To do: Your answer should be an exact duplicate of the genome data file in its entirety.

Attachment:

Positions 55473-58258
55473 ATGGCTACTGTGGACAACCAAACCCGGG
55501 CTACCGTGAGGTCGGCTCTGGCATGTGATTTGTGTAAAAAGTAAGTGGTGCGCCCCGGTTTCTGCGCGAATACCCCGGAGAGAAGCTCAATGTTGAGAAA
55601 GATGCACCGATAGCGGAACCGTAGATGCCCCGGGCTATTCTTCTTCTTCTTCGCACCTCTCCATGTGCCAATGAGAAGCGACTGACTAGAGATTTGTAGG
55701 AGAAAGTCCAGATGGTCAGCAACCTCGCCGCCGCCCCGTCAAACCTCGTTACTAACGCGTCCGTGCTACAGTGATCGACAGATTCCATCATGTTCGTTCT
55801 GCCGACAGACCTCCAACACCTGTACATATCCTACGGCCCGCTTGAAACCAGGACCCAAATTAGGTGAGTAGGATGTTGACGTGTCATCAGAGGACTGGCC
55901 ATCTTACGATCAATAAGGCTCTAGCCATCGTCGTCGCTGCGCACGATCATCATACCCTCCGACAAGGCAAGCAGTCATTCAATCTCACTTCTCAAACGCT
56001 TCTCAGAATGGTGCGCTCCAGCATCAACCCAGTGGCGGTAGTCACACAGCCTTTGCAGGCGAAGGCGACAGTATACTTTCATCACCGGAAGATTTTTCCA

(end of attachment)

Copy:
Positions 55473-58258
55473 ATGGCTACTGTGGACAACCAAACCCGGG
55501 CTACCGTGAGGTCGGCTCTGGCATGTGATTTGTGTAAAAAGTAAGTGGTGCGCCCCGGTTTCTGCGCGAATACCCCGGAGAGAAGCTCAATGTTGAGAAA
55601 GATGCACCGATAGCGGAACCGTAGATGCCCCGGGCTATTCTTCTTCTTCTTCGCACCTCTCCATGTGCCAATGAGAAGCGACTGACTAGAGATTTGTAGG
55701 AGAAAGTCCAGATGGTCAGCAACCTCGCCGCCGCCCCGTCAAACCTCGTTACTAACGCGTCCGTGCTACAGTGATCGACAGATTCCATCATGTTCGTTCT
55801 GCCGACAGACCTCCAACACCTGTACATATCCTACGGCCCGCTTGAAACCAGGACCCAAATTAGGTGAGTAGGATGTTGACGTGTCATCAGAGGACTGGCC
55901 ATCTTACGATCAATAAGGCTCTAGCCATCGTCGTCGCTGCGCACGATCATCATACCCTCCGACAAGGCAAGCAGTCATTCAATCTCACTTCTCAAACGCT
56001 TCTCAGAATGGTGCGCTCCAGCATCAACCCAGTGGCGGTAGTCACACAGCCTTTGCAGGCGAAGGCGACAGTATACTTTCATCACCGGAAGATTTTTCCA